- The National Association of Home Builders/Wells Fargo Housing Market Index rose two points in August to a score of 60, up from July's downwardly revised level of 58, the NAHB reported Monday.
- Within the index, current sales conditions and sales expectations for the next six months each increased, while buyer traffic slipped one point.
- August's HMI score surpassed expectations, as economists surveyed by MarketWatch expected the index to remain unchanged at 59.
NAHB Chairman Ed Brady pointed to increased construction and new homes sales activity as the drivers of August's rise in builder confidence. Last month, the Commerce Department reported housing starts rose 4.8% in June to an annual rate of 1.19 million units, and new single-family home sales increased 3.5% in June to an annual rate of 592,000.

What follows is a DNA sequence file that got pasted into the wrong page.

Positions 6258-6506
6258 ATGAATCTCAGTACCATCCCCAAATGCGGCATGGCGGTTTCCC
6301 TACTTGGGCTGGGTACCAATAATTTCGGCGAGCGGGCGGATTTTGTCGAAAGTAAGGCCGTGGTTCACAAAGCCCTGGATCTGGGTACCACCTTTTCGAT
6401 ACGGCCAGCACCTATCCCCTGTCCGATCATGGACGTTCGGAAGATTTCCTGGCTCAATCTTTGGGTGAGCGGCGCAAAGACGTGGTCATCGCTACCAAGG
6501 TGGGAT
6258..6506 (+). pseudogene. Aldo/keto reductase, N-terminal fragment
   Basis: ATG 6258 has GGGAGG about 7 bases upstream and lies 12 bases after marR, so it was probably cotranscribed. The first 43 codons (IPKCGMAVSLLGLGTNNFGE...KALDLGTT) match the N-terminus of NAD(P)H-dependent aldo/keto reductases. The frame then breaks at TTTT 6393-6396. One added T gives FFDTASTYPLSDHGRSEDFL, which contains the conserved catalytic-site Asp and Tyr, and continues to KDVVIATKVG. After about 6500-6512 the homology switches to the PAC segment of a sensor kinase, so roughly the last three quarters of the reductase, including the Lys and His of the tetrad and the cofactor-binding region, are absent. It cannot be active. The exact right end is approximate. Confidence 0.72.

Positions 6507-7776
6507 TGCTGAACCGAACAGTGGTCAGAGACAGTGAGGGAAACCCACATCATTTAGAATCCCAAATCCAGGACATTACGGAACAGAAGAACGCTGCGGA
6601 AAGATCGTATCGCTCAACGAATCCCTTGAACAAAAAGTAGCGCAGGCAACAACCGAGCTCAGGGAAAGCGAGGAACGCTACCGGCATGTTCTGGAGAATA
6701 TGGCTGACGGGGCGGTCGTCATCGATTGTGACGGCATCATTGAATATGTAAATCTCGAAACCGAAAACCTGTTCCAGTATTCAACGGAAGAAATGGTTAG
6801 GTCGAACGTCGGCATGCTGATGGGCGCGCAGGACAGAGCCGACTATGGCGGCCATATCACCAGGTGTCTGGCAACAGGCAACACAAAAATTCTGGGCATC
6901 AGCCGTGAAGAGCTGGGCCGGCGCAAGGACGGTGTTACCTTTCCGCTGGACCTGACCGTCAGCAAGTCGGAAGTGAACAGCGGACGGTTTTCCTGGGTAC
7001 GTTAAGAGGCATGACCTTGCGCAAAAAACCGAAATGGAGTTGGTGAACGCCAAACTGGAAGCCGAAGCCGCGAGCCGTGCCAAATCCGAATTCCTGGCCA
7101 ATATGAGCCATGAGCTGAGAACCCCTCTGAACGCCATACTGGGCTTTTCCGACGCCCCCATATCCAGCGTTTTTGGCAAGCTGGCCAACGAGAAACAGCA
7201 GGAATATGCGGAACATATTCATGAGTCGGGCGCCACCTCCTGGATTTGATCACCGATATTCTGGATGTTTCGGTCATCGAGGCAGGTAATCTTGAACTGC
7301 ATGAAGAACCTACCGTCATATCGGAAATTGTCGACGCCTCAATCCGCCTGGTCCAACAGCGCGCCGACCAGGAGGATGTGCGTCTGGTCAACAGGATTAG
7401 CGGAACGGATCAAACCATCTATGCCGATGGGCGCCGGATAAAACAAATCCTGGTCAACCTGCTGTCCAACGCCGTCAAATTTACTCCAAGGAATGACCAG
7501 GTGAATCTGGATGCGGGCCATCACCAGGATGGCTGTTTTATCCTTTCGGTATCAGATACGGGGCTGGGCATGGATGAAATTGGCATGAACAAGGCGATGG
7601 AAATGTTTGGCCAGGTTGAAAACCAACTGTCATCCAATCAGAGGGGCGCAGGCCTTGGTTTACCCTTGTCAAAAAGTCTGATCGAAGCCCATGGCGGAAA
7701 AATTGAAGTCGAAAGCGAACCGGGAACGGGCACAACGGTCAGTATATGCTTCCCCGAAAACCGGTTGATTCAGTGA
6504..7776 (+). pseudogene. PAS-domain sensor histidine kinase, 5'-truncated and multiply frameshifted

"Builder confidence remains solid in the aftermath of weak GDP reports that were offset by positive job growth in July," NAHB Chief Economist Robert Dietz said in a release. "Historically low mortgage rates, increased household formations and a firming labor market will help keep housing on an upward path during the rest of the year."
As tight inventory concerns continue to plague the housing market, August's higher score could signal that builders are feeling more confident to ramp up new construction and add properties to the currently scarce supply — something that real estate agents and experts have encouraged for months.
The HMI is the first in the month's string of housing market reports that will offer a clear picture of the residential industry's health. Monday's report will be followed by housing starts Tuesday, new home sales Aug. 23, existing home sales Aug. 24 and pending home sales Aug. 31.